A dark guardian sent to investigate a series of missing person cases, vampire Ky Robinson is ready for anything, except the insatiable desire that engulfs him when he meets Daelyn. He senses their destiny is intertwined and vows to do everything in his power to keep her safe. The only problem: demons and vampires go together like fire and ice.

Daelyn never believed in things that went bump in the night but is more than willing to be seduced by the sexy vampire who marks both her body and soul. Will Ky be able to keep them both alive long enough to prove that vampires and demons can be so much more than friends?

While entertaining, A Midsummer Night’s Demon left me scratching my head. Daelyn Torres is supposed to be a demon, but what kind I just don’t know. Not only is she extremely sweet and naive, she’s also an ACCOUNTANT with a penchant for SUN DRESSES. We sure aren’t talking Mephistopholes, Belial or the Christian hierarchy here. In the end it didn’t really seem to matter. Other than longevity her status as a demon might as well have been any other cultural quirk. She could have been a practitioner of Wicca or a dedicated Buddhist, the effect would have been the same.

For a full 83% of the novel I also kept waiting to meet the overbearing brother mentioned in the synopsis. He plays almost no role in the novella, which means that the blurb is being used to provide background information not present in the book. My gut reaction is that that isn’t right. It just seems that all pertinent information should be contained within the story itself.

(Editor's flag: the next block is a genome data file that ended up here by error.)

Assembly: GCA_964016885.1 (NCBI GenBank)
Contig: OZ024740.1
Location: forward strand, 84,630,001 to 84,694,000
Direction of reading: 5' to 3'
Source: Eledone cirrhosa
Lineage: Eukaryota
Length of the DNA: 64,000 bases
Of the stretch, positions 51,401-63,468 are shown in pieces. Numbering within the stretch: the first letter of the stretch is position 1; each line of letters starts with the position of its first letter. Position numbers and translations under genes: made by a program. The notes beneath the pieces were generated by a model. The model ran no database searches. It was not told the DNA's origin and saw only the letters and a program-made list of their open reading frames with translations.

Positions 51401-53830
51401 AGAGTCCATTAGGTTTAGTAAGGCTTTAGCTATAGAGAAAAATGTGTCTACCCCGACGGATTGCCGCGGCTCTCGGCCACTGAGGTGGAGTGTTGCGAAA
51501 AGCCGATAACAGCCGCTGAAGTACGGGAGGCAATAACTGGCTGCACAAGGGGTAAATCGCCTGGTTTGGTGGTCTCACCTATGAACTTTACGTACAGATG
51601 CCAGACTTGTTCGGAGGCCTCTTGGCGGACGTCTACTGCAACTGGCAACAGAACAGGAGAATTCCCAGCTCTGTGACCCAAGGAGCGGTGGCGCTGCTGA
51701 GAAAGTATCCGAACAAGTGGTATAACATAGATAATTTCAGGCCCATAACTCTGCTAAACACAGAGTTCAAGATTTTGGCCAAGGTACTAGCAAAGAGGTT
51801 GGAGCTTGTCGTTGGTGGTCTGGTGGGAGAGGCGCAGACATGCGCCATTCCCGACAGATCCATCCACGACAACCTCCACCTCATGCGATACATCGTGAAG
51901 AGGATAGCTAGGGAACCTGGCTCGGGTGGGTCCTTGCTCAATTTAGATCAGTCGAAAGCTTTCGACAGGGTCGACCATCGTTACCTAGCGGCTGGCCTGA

Then there were the unanswered questions. What was the secret mission Ky’s partner was off on? She was introduced briefly but disappeared. Why was Raziel acting out of vampiric character? What happened to Daelyn’s parents?

Really most of the above could have been addressed by more bulk. Had the book been a bit longer it could have addressed Daelyn’s background and family history, as well as explored the demon angle enough to give it a purpose. The side characters could have been fleshed out and explained. Despite my general sense of confusion I did enjoy the book. Ky was just fabulous. It would be almost impossible to not love him. He was kind, considerate, handsome, patient, sexy and funny. Daelyn simply existed. She was the woman who passively accepted Ky’s affections. But so many PNR females are just the same, so I can’t really complain about her lack of volition. The writing was fine and I don’t remember many editorial errors. All in all it was satisfying enough.

Review of Bella Forrest’s A Shade of Vampire

 I Won a signed copy of Bella Forrest‘s A Shade of Vampire from Layers of Thought. I included both the new and old cover just to be awkward. 

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Description from Goodreads:

On the evening of Sofia Claremont’s seventeenth birthday, she is sucked into a nightmare from which she cannot wake.

A quiet evening walk along a beach brings her face to face with a dangerous pale creature that craves much more than her blood. 

She is kidnapped to an island where the sun is eternally forbidden to shine.
An island uncharted by any map and ruled by the most powerful vampire coven on the planet. She wakes here as a slave, a captive in chains.

Sofia’s life takes a thrilling and terrifying turn when she is the one selected out of hundreds of girls to join the harem of Derek Novak, the dark royal Prince.